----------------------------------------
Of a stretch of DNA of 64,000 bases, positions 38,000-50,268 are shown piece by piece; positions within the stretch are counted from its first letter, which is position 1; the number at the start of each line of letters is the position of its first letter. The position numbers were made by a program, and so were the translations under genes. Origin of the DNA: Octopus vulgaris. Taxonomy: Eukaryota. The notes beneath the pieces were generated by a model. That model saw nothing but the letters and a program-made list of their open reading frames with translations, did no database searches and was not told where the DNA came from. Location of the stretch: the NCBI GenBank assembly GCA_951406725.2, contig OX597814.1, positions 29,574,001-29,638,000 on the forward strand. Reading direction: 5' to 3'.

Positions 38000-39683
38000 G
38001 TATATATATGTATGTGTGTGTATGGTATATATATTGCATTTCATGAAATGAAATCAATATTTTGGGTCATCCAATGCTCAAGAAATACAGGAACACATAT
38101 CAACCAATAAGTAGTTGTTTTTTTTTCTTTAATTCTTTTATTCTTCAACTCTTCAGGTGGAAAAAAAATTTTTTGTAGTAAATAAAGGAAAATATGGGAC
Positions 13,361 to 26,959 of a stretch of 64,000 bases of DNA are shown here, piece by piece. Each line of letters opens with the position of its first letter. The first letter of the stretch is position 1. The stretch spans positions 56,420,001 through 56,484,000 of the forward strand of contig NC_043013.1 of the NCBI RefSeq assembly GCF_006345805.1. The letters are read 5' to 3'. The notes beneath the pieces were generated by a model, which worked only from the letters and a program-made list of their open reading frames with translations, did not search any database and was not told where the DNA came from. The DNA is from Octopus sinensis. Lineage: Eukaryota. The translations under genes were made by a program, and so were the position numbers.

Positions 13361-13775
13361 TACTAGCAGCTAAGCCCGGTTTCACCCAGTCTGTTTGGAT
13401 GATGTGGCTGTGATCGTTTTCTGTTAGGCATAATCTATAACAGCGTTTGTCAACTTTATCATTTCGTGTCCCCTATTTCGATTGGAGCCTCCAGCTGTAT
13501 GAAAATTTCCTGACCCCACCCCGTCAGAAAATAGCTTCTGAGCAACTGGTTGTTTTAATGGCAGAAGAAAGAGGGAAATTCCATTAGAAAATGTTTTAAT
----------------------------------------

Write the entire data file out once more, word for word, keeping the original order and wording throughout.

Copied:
Of a stretch of DNA of 64,000 bases, positions 38,000-50,268 are shown piece by piece; positions within the stretch are counted from its first letter, which is position 1; the number at the start of each line of letters is the position of its first letter. The position numbers were made by a program, and so were the translations under genes. Origin of the DNA: Octopus vulgaris. Taxonomy: Eukaryota. The notes beneath the pieces were generated by a model. That model saw nothing but the letters and a program-made list of their open reading frames with translations, did no database searches and was not told where the DNA came from. Location of the stretch: the NCBI GenBank assembly GCA_951406725.2, contig OX597814.1, positions 29,574,001-29,638,000 on the forward strand. Reading direction: 5' to 3'.

Positions 38000-39683
38000 G
38001 TATATATATGTATGTGTGTGTATGGTATATATATTGCATTTCATGAAATGAAATCAATATTTTGGGTCATCCAATGCTCAAGAAATACAGGAACACATAT
38101 CAACCAATAAGTAGTTGTTTTTTTTTCTTTAATTCTTTTATTCTTCAACTCTTCAGGTGGAAAAAAAATTTTTTGTAGTAAATAAAGGAAAATATGGGAC
Positions 13,361 to 26,959 of a stretch of 64,000 bases of DNA are shown here, piece by piece. Each line of letters opens with the position of its first letter. The first letter of the stretch is position 1. The stretch spans positions 56,420,001 through 56,484,000 of the forward strand of contig NC_043013.1 of the NCBI RefSeq assembly GCF_006345805.1. The letters are read 5' to 3'. The notes beneath the pieces were generated by a model, which worked only from the letters and a program-made list of their open reading frames with translations, did not search any database and was not told where the DNA came from. The DNA is from Octopus sinensis. Lineage: Eukaryota. The translations under genes were made by a program, and so were the position numbers.

Positions 13361-13775
13361 TACTAGCAGCTAAGCCCGGTTTCACCCAGTCTGTTTGGAT
13401 GATGTGGCTGTGATCGTTTTCTGTTAGGCATAATCTATAACAGCGTTTGTCAACTTTATCATTTCGTGTCCCCTATTTCGATTGGAGCCTCCAGCTGTAT
13501 GAAAATTTCCTGACCCCACCCCGTCAGAAAATAGCTTCTGAGCAACTGGTTGTTTTAATGGCAGAAGAAAGAGGGAAATTCCATTAGAAAATGTTTTAAT